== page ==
Answers to a Design Student’s Questions

We often get emails from students around the country who are interested in what we do and interested in joining the Graphic Designer ranks. We do our best to reply to them and give them as much insight into our field as possible. A visual communications student from Cazenovia College in Central New York emailed us recently asking the below questions. We thought we’d share our Art Director’s answers to her inquiries, which form a quick snapshot of our life as designers and creators.

What do you most enjoy about this industry?

There are so many things that I enjoy about this industry, and my love for it really has no limits. I feel so fortunate to work in a field that is really fun, so innovative and that is EVERYWHERE. Design is everything and it has made me see the world in a totally different way. At Marstudio, I oversee all of our company’s social media and it’s one of my favorite parts of the job. I love spending time hunting for, enjoying and sharing great design. Designers all over the world are doing such incredible work and design is a field that constantly changes and improves (and tops itself). I love to come up with ideas and really become enthralled in a project. The “before and after” effect is particularly satisfying for me and the process never fails to leave me in awe. It is such an exciting job with so many interesting aspects. But I’d have to say that what I enjoy most is the ability to create something from nothing, and to be able to share my work (and the work of others) on a large scale.

What do you do in a typical day or week?

Our week usually starts with answering emails and sorting out the priorities for the week. Then we have a weekly Monday afternoon meeting where we get together as a company to discuss individual projects and share our concerns or progress. In any given day, I might work on a single project or several, depending on the deadlines for each and their scope. I block out portions of my day to post on our social media sites and respond to any comments we may get. Most of my time is spent at my desk in our beautiful, modern studio. It’s a comfortable yet relaxed environment with a lot of laughter mixed with some serious elbow grease and a hard work ethic. Typically we may have a few client meetings scattered throughout the week but mostly we’re cranking away on our computers. I’m usually listening to Spotify while I’m working, thinking, designing, strategizing, brainstorming, collaborating, re-working, re-thinking, researching and eating carrots.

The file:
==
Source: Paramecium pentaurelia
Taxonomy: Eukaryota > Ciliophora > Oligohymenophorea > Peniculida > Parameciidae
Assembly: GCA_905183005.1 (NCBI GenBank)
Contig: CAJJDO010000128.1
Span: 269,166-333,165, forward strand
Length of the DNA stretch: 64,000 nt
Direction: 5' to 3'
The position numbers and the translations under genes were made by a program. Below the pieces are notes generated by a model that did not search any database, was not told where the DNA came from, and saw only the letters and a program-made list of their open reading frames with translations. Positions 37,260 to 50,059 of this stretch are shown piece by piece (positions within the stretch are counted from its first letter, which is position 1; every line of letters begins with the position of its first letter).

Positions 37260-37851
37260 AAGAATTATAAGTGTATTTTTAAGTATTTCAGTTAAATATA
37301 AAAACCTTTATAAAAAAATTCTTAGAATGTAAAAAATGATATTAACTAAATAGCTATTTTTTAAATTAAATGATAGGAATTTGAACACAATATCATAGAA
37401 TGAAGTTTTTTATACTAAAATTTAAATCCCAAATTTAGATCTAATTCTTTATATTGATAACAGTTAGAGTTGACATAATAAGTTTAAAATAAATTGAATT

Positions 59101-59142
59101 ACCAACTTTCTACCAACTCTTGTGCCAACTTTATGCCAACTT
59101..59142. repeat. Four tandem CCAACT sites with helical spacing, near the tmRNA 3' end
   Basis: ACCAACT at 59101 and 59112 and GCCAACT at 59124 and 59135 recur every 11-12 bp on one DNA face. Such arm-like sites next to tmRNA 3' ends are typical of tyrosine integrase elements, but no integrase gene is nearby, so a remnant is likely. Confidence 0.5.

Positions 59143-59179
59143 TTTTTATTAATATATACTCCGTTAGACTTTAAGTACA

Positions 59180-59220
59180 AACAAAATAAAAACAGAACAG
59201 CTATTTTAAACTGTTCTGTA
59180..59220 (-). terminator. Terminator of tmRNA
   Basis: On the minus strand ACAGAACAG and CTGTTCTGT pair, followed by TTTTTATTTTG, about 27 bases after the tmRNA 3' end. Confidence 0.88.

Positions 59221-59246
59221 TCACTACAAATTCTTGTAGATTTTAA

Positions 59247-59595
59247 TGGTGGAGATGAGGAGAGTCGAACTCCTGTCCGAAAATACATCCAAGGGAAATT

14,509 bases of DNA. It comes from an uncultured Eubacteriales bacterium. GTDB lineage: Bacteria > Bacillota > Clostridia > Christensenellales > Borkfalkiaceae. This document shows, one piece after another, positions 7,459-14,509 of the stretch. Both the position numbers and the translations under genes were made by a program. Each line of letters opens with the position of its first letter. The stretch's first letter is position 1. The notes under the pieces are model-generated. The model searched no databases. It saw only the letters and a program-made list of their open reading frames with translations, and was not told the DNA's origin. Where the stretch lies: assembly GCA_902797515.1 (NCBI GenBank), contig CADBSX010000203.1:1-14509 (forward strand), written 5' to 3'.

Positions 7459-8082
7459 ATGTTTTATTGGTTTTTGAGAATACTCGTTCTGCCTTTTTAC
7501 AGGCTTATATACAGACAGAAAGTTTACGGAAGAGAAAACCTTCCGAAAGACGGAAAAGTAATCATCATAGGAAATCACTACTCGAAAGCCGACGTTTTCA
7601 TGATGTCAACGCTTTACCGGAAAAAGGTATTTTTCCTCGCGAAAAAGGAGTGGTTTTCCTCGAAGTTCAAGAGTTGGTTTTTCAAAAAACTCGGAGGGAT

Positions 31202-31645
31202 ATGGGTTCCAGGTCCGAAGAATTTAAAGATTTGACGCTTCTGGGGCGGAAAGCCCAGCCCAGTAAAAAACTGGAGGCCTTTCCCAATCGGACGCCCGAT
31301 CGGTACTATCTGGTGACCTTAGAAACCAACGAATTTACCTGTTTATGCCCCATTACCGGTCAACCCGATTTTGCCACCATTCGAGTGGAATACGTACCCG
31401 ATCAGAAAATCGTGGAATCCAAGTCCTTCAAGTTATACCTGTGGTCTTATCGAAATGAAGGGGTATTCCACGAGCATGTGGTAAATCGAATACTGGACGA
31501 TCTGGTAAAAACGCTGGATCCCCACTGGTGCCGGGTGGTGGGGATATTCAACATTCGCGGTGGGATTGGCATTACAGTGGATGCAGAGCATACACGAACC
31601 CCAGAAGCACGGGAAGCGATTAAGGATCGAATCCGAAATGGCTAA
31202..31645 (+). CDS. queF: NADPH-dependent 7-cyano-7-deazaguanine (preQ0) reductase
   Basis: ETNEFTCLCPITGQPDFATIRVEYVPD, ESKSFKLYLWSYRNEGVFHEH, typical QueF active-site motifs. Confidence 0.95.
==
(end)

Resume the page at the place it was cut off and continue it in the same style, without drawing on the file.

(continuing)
What skills are most critical to your success?

The Adobe Creative Suite, for sure. We use Photoshop, Illustrator, and InDesign on a daily basis and they are basically extensions of our hands. Knowing these programs inside and out (and being quick and efficient with them) is absolutely necessary in today’s design world. Our Development Director is fluent in coding languages like JQuery, CSS, HTML, JavaScript, and PHP. As needed, we use Dreamweaver, FinalCutPro, AfterEffects and Aperture. But being a designer, I think the most important skill you should have is to develop your own process. It takes time to learn how your own creativity operates but everyone has a slightly different way of working and different methods of getting projects done.

What are the most valuable skills in your job?

This is very similar to the question above, but in my specific job, by far the most important skill is time management. We work with many different clients and their success is very important to us. We have a ton to do each day so being able to prioritize and place time limits on myself is really critical (and it’s something I need to get better at). I also write a surprising number of emails and it is extremely important to be a good communicator and be able to convey ideas or questions effectively. We work with people everyday—whether they’re clients, people walking in off the street, potential clients, or each other—and we must have excellent “people skills” and listening skills. And finally, organization. Staying organized is essential, especially when working with multiple projects. We have an extensive organizational system called the Xtranet that helps us keep all our clients’ emails, files, communication, and to-do lists organized.

What are the common misconceptions about working in this field?

I’m not sure why, but in general, I think people have a hard time seeing the true value of design. Designing is extremely difficult and it takes so much creative power. When you see a “simple” logo, it’s hard to imagine why it took so long to create. The truth is that the very best design makes you think “Why didn’t I think of that?!” and makes it look easy. But it wasn’t!

Is there anything else you think would be helpful as I consider this field?

If you move around your world and are distracted by design, and you notice the font before you read the word written in it, then you should be a designer. If you pick up a magazine and analyze the quality of its printing before you browse the content, you should be a designer. If you comb the internet for inspiration and you get excessively excited when a design catches your eye, this is the right field for you. If your family and friends are sick of you talking incessantly about your projects, or trying to educate them on the difference between CMYK and RGB, or starting sentences with “As a designer, I think that….”, you should totally be a designer. As long as you have an honest passion for it and you love what you do, then the rest will fall into place.

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